Featured Research

from universities, journals, and other organizations

Surgeons complete rare successful forehead and scalp reattachment

Date:
April 19, 2012
Source:
California Pacific Medical Center
Summary:
Forehead and scalp of victim of workplace injury successfully reattached through rare microsurgery procedure.

Surgeons at the Buncke Clinic at California Pacific Medical Center, part of the Sutter Health network, have successfully reattached the forehead and scalp of a 22-year-old Stockton woman whose hair was caught in machinery at her workplace. This type of surgery is extremely rare, and has been successfully performed only a handful of times world-wide.

The woman was flown by helicopter to CPMC, where Buncke Clinic surgeons performed the seven hour surgery using special microsurgery techniques. Microsurgery is a surgical technique that allows the surgeon to repair small nerves and blood vessels with sutures thinner than human hair.

"By repairing six blood vessels with the microscope as an aid, we were able to successfully restore the blood supply and replant the completely amputated forehead and scalp," said Dr. Brian Parrett and Dr. Bauback Safa, lead surgeons on the procedure. "The patient's scalp hair began to grow back within days after the surgery and she was able to go home after just one week."

"I put my trust in their hands," said patient Sonya Dominguez. "Without them, I probably wouldn't be here."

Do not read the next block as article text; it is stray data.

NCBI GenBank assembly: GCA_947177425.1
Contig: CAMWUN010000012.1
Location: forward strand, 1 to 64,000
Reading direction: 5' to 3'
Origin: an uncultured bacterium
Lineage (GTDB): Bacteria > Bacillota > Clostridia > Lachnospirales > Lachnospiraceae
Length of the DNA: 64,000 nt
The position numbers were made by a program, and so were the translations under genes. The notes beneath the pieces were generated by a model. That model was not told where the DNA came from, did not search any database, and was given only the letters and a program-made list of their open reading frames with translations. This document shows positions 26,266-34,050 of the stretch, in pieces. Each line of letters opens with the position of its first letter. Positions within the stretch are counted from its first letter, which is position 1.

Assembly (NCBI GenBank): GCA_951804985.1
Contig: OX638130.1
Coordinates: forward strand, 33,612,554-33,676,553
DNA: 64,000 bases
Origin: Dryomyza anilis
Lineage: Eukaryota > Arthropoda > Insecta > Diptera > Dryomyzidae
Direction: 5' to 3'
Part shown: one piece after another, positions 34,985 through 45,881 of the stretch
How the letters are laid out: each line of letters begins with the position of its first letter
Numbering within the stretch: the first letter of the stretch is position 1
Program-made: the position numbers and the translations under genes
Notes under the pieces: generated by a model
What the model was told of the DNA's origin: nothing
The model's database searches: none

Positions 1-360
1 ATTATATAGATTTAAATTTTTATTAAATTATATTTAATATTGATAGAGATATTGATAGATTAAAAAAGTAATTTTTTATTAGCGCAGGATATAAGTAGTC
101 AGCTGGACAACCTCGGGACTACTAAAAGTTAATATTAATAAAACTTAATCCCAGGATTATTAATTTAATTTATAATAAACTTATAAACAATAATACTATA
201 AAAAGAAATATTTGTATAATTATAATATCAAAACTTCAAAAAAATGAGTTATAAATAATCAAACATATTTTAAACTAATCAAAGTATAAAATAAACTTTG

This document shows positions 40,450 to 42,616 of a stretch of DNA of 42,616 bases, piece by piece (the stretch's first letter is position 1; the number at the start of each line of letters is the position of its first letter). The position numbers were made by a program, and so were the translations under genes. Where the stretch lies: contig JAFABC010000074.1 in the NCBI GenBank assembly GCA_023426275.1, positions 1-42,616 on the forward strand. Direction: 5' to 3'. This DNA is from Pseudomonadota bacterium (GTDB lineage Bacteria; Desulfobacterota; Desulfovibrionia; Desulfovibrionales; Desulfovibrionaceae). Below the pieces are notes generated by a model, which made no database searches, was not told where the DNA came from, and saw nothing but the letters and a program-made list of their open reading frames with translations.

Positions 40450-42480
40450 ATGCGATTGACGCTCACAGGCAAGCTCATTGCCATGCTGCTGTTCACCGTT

The procedure performed is one of very few known surgeries of its kind. "Microsurgery offers hope to patients who, until recently, had few options," explains Gregory Buncke, MD, head of the Buncke Clinic and chief of plastic surgery at CPMC. "The difference it can make in a person's life is remarkable. If this type of surgery had not been available to this young woman, she would have had extensive and permanent disfigurement."

"Patients come to us from all over the world for microsurgery," says Buncke. "We reattach and reconstruct limbs and other body parts that have been crushed or blown up in accidents. In addition, every week we perform reconstructive surgeries for cancer patients, in particular those with breast cancer and head and neck cancers."

These surgeons continue to perfect their microsurgery techniques and are now able to successfully repair severely damaged areas that were previously untreatable.

Regardless of the specific type of microsurgery Buncke and his colleagues are performing, the technique requires highly specialized surgical skills, more than six years of training after medical school, and the availability of well-trained and experienced microsurgical nurses and anesthesiologists.


Story Source:

The above story is based on materials provided by California Pacific Medical Center. Note: Materials may be edited for content and length.


Cite This Page:

California Pacific Medical Center. "Surgeons complete rare successful forehead and scalp reattachment." ScienceDaily. ScienceDaily, 19 April 2012. <www.sciencedaily.com/releases/2012/04/120419102047.htm>.